Tommy’s charity Christmas song links Tubber, Rwanda
A Christmas charity single has Sligo written all over it after Tommy Fleming made a 20,000km round-trip to record it.
Tommy, from Aclare, not alone travelled to Rwanda to record 'Give A Little Bit' - the 1977 hit by Supertramp - with local teenagers in support of Limerick based aid agency Bóthar's Christmas appeal but was sent on his way by local part-time farmers Frank and Ann Guest.
The appeal is focussed on widows of the horrific Rwandan genocide of 1994 and, particularly, on supporting the government's 'One Cow Per Family' programme aimed at reducing extreme rural poverty by providing every family with a cow.
The song was recorded by Tommy with students from Rwamagana High School in east Rwanda.
It is available to download from Spotify, iTunes and other online outlets via Bóthar's website www.bothar.ie
A four-part series of short videos documenting the trip will also be broadcast on Bóthar's social media platforms, started last week.
The first video in the series, which is available to watch on Bóthar's social media platforms, sees Tommy travel to meet Tubbercurry couple Frank and Ann Guest to get an understanding of how the charity works.
Frank and Ann have been donating heifers to Bóthar for 12 years that have changed the lives of recipient families in Rwanda, Abania, Romania and Kosovo.
He took time out of a busy schedule in the run up to the September recording of Voice of Hope II - the much-awaited follow-up to his Voice of Hope album, his biggest selling album to date - to travel to the tiny African nation.
Rwanda is still in recovery mode from the horrific genocide of 1994 which triggered the bloodiest 90 days in the history of the world as up to 1million people were slaughtered in a country slightly larger than Munster.
Bóthar has lifted thousands of families from poverty there with the gift of in-calf Irish dairy heifers and other food and income producing animals since it began operations in Rwanda 21 years ago and it was this work that attracted the Sligo native's attention.
"I come from a farming background as my parents were small dairy farmers so it's in my DNA.
"When I looked more into what Bóthar do, I thought my parents would just have loved this idea so I was only too delighted to travel out, see the projects and record the song," said Tommy.
"Ann and Frank gave me such a powerful insight into what it's like to be involved with Bóthar. They really brought home to me what a superb charity it really is.
"They donated and travelled to Romania while I went to Rwanda. It may be a different country but It was the same experience. Their advice to me was invaluable on this trip they are just wonderful, generous people."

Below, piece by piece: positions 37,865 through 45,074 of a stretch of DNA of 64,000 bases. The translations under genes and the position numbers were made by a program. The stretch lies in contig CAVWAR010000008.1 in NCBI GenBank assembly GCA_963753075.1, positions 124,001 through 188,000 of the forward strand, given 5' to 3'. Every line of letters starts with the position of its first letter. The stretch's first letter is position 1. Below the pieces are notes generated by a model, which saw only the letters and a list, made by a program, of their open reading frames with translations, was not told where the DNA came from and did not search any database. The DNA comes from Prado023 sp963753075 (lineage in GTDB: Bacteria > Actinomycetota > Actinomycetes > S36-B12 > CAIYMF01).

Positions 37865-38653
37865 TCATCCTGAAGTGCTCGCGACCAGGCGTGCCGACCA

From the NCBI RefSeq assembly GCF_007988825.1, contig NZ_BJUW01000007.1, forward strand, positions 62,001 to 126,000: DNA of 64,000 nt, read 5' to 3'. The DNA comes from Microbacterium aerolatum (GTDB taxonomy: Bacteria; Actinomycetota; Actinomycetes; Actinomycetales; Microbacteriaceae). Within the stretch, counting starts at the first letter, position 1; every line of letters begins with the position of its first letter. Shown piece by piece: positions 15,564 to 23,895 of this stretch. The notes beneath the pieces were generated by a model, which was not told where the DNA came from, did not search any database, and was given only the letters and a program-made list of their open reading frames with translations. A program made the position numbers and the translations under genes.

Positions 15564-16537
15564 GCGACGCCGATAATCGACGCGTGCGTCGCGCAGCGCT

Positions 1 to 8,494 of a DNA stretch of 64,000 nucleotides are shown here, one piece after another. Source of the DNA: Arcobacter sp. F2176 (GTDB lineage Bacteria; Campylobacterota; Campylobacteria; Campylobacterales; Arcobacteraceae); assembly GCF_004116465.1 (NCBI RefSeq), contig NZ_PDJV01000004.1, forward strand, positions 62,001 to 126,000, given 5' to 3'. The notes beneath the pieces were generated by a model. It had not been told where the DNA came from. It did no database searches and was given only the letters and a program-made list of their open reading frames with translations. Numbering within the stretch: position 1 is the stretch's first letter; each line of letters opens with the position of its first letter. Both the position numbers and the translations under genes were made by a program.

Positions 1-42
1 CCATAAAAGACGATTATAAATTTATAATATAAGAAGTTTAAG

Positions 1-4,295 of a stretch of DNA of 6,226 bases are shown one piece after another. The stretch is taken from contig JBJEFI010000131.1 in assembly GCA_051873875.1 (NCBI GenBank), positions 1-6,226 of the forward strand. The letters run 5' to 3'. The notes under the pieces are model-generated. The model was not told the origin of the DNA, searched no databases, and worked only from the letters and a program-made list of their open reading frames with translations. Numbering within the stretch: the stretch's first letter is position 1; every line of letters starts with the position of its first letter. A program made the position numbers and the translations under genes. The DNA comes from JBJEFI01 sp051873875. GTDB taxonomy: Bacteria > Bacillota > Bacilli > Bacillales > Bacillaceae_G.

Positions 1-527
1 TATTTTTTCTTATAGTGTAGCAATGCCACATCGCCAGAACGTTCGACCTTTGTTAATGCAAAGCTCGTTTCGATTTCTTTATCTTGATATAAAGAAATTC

Ann Guest said they decided to donate 12 years ago because they wanted to see the money they normally donated to charity go further.
"We started in 2007 and we said well we'll try it for a year or two.
"And here we are twelve years later. Our twelfth animal is ready to go now shortly.
"I used to donate through monetary donations each year. But you don't really get much of a kick from that, you give the money it's gone. I wasn't happy and I thought well we'll try this.
The first one went in 2007 and it took off from there."
Ann described their trip to Romania to visit the animals they had donated as an 'eye-opener'.
"That was an eye opener because you saw the impact they had on the ground. You become so attached to them and you get fond of them and then when they go you feel a sadness to a point, but you feel happy too. We used to be wondering how are they cared for now or what type of a life they have.
"But that I think that was the icing on the cake when we got out to Romania we saw then how well cared for they were. They adore them animals, they had them in there and out on grass and fed with hay and water. It's certainly not a holiday but you bring a lot more home from it than you do from a holiday."
For Tommy, working with the children on the song was one of his career highlights.
"I've had many, many great moments in the music industry but recording with these kids was one of the very best. They have an incredible sense of positivity despite having so little. We met them first on a Sunday, rehearsed with them on a Tuesday and on the Wednesday performed with them in front of a small crowd but an influential one as it included a number of government officials," he said.
"The kids have little English but music is a universal language. When we met them, we asked them to sing to see what they've got.
"They broke out into 'Perfect' from Ed Sheeran and we just looked at each other and said 'this is going to be fantastic'. We had so little time to prepare but they nailed it. That night we sang in Kigali with them was really, really special."
Donations for Bóthar's Christmas appeal range from €10 for a guinea fowl to €1,800 for an in-calf Irish dairy heifer and right up to €25,000 for a Bóthar Ark - enough to purchase animals to look after 85 families. For more information go to www.bothar.ie